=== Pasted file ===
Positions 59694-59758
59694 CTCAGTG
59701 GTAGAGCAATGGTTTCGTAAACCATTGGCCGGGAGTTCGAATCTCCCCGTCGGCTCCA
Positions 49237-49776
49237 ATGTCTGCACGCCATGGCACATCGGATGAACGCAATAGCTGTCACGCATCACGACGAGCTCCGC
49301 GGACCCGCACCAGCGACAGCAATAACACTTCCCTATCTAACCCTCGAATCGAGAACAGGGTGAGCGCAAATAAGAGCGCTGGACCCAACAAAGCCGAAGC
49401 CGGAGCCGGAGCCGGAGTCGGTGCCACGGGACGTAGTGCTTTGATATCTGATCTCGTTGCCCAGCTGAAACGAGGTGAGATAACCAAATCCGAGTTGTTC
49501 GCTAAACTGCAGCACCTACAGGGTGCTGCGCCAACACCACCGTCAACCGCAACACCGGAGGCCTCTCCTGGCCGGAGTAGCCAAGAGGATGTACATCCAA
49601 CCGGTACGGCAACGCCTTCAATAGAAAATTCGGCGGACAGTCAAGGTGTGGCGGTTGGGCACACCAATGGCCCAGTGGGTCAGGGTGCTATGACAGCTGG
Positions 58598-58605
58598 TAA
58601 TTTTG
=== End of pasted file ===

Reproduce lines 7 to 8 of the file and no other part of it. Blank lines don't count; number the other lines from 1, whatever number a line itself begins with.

49401 CGGAGCCGGAGCCGGAGTCGGTGCCACGGGACGTAGTGCTTTGATATCTGATCTCGTTGCCCAGCTGAAACGAGGTGAGATAACCAAATCCGAGTTGTTC
49501 GCTAAACTGCAGCACCTACAGGGTGCTGCGCCAACACCACCGTCAACCGCAACACCGGAGGCCTCTCCTGGCCGGAGTAGCCAAGAGGATGTACATCCAA